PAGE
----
Press Release
March 22, 2010

Freeze all irrigation fee hikes - Villar

Nacionalista Party (NP) standard-bearer Manny Villar is batting for a freeze on any increase in irrigation fees as he renewed his call for the immediate repairs of damaged irrigation systems all over the country.

Villar said the effects of El Niño are already wreaking havoc on vast agricultural lands, and farmers are reeling from massive losses from the drought.

"Ang ipinaglalaban natin ngayon ay ang kapakanan ng mga magsasaka. Dapat itigil ang ano mang pagtaas ng irrigation fees para bigyan ng konting ginhawa ang mga magsasaka," Villar said.

(What we are pushing now is the welfare of farmers. Any increase in irrigation fees should be stopped now in order to give farmers some relief.)

"Dapat din isagawa kaagad ang pagkumpuni ng mga irrigation systems natin na pwedeng kumpunihin para sa ganoon ay mabigyan ng lunas, kahit papaano, ang epekto ng El Niño," he added.

(The repairs of irrigation systems must be started immediately to ease the effects of El Niño.)

The NP standard-bearer also said irrigation fees should henceforth be rationalized, including a single-rate system for fees for both wet and dry planting seasons. The single-rate system will allow farmers to lower their operating costs to earn bigger profits.

Villar said the country has a potential irrigable land area of 3.126 million hectares, but only half, or 1.427 million hectares, is serviced by irrigation.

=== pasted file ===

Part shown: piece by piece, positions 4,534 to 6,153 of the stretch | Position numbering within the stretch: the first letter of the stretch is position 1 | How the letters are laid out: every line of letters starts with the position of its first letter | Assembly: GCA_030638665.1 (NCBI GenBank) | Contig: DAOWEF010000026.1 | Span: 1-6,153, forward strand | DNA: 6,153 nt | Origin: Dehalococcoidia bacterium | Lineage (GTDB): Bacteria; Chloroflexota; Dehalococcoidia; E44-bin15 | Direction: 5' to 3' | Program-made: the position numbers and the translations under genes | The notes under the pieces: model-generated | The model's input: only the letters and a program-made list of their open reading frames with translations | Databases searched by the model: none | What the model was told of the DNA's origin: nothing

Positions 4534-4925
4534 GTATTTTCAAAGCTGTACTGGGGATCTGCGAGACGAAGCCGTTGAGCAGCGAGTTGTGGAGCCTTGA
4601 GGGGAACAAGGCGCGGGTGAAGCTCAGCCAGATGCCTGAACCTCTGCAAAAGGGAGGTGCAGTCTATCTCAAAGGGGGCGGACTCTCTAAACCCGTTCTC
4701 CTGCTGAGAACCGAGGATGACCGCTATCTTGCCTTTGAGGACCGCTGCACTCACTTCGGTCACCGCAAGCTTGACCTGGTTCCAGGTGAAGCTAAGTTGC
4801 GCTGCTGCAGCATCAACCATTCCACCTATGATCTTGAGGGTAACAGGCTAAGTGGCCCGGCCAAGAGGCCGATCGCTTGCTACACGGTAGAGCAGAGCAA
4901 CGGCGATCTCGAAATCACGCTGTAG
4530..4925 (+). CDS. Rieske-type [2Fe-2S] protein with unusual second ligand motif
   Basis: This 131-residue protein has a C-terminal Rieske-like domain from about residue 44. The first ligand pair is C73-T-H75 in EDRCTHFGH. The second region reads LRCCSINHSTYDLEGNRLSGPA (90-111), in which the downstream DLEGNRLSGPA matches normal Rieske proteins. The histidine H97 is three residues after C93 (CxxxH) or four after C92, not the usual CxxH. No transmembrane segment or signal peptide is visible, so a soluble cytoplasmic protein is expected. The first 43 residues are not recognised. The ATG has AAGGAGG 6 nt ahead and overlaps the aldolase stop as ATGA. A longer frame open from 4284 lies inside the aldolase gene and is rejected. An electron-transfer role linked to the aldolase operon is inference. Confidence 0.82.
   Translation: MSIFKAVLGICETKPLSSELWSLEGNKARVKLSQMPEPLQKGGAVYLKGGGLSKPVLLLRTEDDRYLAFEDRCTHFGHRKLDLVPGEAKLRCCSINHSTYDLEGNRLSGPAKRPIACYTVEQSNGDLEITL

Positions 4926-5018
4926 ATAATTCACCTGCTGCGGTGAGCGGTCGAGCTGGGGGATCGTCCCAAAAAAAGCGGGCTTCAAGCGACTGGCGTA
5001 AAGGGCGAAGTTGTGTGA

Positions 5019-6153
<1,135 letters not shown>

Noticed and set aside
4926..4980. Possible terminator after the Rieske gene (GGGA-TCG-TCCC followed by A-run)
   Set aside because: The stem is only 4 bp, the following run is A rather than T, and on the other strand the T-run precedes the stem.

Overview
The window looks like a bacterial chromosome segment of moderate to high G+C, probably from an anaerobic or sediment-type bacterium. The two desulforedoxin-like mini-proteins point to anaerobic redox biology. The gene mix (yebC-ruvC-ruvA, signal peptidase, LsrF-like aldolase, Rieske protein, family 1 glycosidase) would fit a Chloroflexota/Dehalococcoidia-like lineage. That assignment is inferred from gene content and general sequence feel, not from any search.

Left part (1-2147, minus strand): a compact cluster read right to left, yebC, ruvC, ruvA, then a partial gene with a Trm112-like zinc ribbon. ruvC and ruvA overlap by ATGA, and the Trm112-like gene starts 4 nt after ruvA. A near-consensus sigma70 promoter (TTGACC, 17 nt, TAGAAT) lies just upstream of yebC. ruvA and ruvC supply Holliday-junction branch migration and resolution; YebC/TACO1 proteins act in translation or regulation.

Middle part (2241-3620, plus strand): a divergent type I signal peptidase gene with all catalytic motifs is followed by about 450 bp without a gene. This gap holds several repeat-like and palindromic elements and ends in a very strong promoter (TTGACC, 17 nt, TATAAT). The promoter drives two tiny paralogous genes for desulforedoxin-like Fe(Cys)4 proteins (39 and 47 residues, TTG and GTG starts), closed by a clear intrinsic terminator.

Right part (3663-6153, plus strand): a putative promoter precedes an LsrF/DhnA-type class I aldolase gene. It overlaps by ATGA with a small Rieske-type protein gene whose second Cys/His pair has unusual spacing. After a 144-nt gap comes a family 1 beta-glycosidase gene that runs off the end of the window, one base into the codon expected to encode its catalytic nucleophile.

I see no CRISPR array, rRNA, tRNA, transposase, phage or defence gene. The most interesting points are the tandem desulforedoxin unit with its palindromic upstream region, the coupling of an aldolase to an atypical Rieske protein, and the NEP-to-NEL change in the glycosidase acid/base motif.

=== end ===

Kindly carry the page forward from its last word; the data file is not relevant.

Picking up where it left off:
This year's P8-billion allocation for irrigation would only increase the irrigated area by 22,186 hectares, Villar said.

"At this rate, it will take the government 64 years to bring water to all of the potential areas. Tagtuyot na nga sa panahon, pati pa ba ang pondo para sa irigasyon, tagtuyot din? Dapat hindi, at makasiguro ang bayan na sa ilalim ng aking administrasyon, hindi ito mangyayari," Villar said.

The newly irrigated areas, if all will be planted to rice, can produce around 80,000 metric tons of palay annually, short of the 236,800 metric tons that two million Filipinos who are added to the population ever year would need, he said.

"Our country is still basically an agriculture economy. Close to 40 percent of the total population is employed in agriculture. They are the most vulnerable to El Niño," he added.

Agricultural production accounted for about a fifth of the Philippine economic output of $168.6 billion in 2008.

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